Can OPEC finish? Photo: Reuters
The state-funded Saudi Analytical Center investigates the possible effects on the oil market due to a possible breakdown of the Organization of Petroleum Exporting Countries (OPEC).
The study is under pressure from the country, which has been the leader of the cartel for nearly 60 years, including US President Donald Trump. He accuses OPEC of maintaining high prices for "black gold," the Wall Street Journal reported.
And although Adam Seiminski, chairman of the analysis center, says the study is not related to Trump's statements, a senior counselor familiar with the project, he says it's an opportunity to consider Washington's criticism. Depending on the findings, the study could provide protection for the cartel and Saudi role.
Also, the newspaper sources say the project does not reflect an active debate in the government about the possibility of leaving the organization in the short term.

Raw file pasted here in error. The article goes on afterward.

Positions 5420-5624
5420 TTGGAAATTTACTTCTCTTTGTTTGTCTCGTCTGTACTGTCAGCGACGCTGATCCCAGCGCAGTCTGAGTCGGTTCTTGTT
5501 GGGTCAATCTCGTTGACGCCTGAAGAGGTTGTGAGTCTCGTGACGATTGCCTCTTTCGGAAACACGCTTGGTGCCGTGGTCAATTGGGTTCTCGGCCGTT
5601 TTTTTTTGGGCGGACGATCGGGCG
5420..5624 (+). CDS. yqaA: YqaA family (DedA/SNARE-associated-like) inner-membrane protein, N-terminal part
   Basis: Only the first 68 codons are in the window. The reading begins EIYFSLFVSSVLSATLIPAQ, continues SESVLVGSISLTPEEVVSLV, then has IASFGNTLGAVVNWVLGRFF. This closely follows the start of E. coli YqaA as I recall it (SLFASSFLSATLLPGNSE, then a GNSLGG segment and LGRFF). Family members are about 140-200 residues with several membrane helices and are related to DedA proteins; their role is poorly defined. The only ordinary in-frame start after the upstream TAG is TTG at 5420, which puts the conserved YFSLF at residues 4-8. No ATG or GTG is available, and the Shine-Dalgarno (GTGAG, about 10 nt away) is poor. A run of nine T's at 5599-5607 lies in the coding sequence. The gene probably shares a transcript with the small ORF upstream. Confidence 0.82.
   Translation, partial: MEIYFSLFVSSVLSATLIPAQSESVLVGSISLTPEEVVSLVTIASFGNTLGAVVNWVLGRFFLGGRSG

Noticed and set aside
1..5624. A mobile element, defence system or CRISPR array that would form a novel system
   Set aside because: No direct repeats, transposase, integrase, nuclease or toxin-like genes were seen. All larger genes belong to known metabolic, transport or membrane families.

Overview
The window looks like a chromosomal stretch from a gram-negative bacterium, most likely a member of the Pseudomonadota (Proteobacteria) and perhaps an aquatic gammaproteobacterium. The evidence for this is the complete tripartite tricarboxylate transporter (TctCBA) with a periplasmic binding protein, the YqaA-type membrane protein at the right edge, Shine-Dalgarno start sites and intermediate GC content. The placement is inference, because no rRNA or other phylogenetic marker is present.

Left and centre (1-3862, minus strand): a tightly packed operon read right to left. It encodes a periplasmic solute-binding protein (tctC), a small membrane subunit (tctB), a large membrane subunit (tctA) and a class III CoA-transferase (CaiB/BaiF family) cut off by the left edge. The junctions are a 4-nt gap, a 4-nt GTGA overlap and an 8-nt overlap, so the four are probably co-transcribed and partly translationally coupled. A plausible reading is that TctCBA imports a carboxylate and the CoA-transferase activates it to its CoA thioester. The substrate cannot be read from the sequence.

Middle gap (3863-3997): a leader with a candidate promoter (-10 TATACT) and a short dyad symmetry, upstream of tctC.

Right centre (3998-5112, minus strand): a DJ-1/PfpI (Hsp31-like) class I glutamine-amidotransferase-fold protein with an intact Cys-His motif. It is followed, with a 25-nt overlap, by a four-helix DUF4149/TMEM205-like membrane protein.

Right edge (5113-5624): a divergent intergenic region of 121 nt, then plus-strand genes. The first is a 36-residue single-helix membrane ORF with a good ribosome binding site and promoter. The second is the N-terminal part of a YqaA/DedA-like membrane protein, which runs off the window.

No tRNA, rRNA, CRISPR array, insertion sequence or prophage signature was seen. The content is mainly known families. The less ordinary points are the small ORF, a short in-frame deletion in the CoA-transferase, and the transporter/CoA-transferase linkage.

According to the report, the report is part of a wider rethinking of OPEC's role among top government officials in Riyadh. Authorities in the country – as well as more and more representatives of the oil industry – are considering options for when demand for oil will peak.
In this context, the study is considered among state people as an exercise to play options for how markets can react if demand drops to such an extent that OPEC will lose influence and will disappear, the high councilor stresses.
For decades, Saudi Arabia and the other states of the deal have argued that it is an important international economic institution – a forum for countries to adapt their production and keep prices stable.
Graphics: Wall Street Journal
At the same time, critics accuse OPEC of manipulating prices at the expense of big oil consumers, such as the United States, where a group of lawmakers propose a law defining the organization as an illegal card.
The study is part of a number of others and was developed after a previous report found that OPEC's spare capacity reduces price volatility and generates annual benefits for the global economy of up to $ 200 billion, according to Bloomberg.